Bleed 2

(This review assumes you have already read my review on Bleed which can be found here)

Bleed 2 is an action-packed, shoot-em-up platformer. Released in early 2017 by Ian Campbell and published on consoles by Digerati Digital, Bleed 2 is the sequel to 2013’s Bleed. I really enjoyed Bleed and my review is very recent. So does Bleed 2 hold up as a sequel to the original? Digerati provided me a code when it launched on Switch, so let’s compare.

Once again, in Bleed 2 you take control of Wryn who is now the world’s greatest and only hero, to fight a new villain named Valentine who has emerged; it’s up to you to put a stop to her evil plans. This time you team up with The Rival to do so! Bleed 2 introduces many things to the series and breaks specific conventions, one way it does this is that it has a two player co-op mode. A second player takes control of a Wryn recolor and you can both clean house together. I wasn’t able to try it for this review, but doesn’t seem like it would be bad based on my solo experience.

The original Bleed sometimes felt too much like Mega Man X but does Bleed 2 improve on that issue? Bleed 2’s gameplay feels very similar to the original. You still can fire in any direction, you still have three mid-air dashes, and you still have the ability to slow down time. However, Bleed 2 gives Wryn the sword right at the beginning. You have the ability to reflect bullets of your sword’s color, Wryn’s sword is purple so she can reflect any purple bullet or object flying her way. It’s a really interesting mechanic for how simple it is, it provides many great moments in boss-fights as well. After completing the story you gain access to other playable characters, The Rival for example, has a yellow sword as his only difference which means he can reflect yellow instead of purple. This feels very much like a classic Sonic game or the difference between X and Zero from the Mega Man X. For that type of game, it works rather well.

Bleed 2’s level design is brilliant. At absolutely no point in my adventure did I feel damage was unavoidable, or something wasn’t obvious when going through a regular level. Some assets and designs bleed together across levels, creating a less memorable experience, but that is sort of unavoidable if you wish to tell a story using gameplay and level design. Bleed 2 also has an “Endless” mode, which auto-generates levels in a world for you to fight in. I don’t particularly enjoy this mode though, with auto-generation comes many potential issues, and in Bleed 2 they put a damper on the experience of the mode. That being said, it’s a side-mode so it’s not important for completion. I prefer developers put time and effort into designing brilliant and fluid levels instead of an algorithm to mix and match puzzle pieces. Your enjoyment of this mode will depend on if you enjoy these types of things in other games. Bleed 2’s generation can sometimes create unfair situations though, which nobody enjoys, but overall, it’s not too bad of a system.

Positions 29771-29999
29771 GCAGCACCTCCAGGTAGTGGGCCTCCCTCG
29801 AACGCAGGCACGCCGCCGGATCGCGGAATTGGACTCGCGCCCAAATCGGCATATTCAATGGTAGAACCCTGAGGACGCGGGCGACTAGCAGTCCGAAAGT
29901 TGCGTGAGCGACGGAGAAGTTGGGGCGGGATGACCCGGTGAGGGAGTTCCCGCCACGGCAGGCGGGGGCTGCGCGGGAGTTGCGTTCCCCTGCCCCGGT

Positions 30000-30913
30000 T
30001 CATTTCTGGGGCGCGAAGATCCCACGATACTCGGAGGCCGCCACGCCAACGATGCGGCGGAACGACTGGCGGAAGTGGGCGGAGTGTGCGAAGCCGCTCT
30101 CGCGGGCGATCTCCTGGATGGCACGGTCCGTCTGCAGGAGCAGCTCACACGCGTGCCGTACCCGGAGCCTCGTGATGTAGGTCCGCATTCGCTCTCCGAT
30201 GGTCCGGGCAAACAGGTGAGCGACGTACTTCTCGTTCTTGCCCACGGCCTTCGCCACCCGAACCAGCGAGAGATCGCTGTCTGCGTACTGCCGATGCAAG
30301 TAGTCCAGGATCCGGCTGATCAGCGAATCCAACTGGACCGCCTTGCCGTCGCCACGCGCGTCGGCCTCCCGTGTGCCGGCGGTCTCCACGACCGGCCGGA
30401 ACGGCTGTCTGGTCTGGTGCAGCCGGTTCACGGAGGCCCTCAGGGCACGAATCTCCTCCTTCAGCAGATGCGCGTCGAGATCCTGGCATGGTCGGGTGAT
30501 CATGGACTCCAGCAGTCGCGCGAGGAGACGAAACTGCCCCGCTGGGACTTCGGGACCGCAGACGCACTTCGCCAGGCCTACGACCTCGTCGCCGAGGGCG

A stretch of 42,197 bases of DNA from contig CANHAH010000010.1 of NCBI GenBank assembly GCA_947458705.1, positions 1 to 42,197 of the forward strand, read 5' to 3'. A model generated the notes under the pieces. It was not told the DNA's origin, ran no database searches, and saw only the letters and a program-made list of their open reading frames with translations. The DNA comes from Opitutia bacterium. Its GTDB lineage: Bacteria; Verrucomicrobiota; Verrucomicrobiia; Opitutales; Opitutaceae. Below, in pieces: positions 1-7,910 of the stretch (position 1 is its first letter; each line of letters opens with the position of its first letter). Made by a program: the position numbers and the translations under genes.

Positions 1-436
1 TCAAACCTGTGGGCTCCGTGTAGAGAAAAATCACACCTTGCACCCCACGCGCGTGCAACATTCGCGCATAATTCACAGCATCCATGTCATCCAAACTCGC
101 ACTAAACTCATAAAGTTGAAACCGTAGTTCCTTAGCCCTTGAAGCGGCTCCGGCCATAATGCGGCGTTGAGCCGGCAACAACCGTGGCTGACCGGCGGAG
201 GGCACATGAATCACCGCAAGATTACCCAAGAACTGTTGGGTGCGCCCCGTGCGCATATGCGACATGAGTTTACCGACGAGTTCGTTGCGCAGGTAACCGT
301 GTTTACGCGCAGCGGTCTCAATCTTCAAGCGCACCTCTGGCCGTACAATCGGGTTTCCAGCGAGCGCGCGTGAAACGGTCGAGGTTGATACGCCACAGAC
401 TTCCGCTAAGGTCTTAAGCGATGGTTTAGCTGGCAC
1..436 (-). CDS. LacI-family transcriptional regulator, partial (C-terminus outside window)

Presentation overall is good and much better than the original’s. Sprite quality is improved throughout the game; they fixed odd looking sprites and animations from Bleed 1. Bleed 2 also reintroduces some enemies and bosses from Bleed 1; they look better than ever with a heavier emphasis on shading and a “less is more” focus. Specific visual effects, such as the dash, look brilliant in this style too. The music is always amazing, there are little to no repeating tracks, and the music feels much more prominent on your adventure sort of like the music does in Classic Sonic or Mega Man games. The music itself sounds like something you’d find in a Genesis cartridge. Sound design is great the sounds are satisfying, crunchy, and never get grating. All of them are a definite improvement over Bleed’s.

Bleed 2 is a very short game. The campaign took me just over an hour and a half to complete. Some may not like that length for the price, but Bleed 2 rewards your skill at gameplay with more gameplay. You can easily sink 10-15 hours into Bleed 2 collecting every achievement or getting the highest scores in Endless mode. If you’re the person who beat Sonic Mania, then hopped in again as Knuckles and Tails you won’t be dissatisfied with Bleed 2’s length or it’s extras; this is especially true if you’re a completionist.

Overall, Bleed 2 is an improvement over the original in almost every way. If you enjoyed Bleed 1 and are on the fence, I recommend jumping off of the fence and go to the “buy game” button immediately. Bleed 2 is one of my personal favorite indie games of all time and I believe it deserves the praise I give it. You can pick up Bleed 2 on most modern platforms and I highly recommend you do when you need something to play.

Bleed 2 was developed by Ian Campbell

Bleed 2 is available on Steam, Nintendo Switch, Xbox One, and PS4

Available for $9.99 on Steam and $14.99 on consoles

A Switch review copy was provided by the developer

supiroguy has awarded Bleed 2 The Indie Gamer Team Seal of Approval

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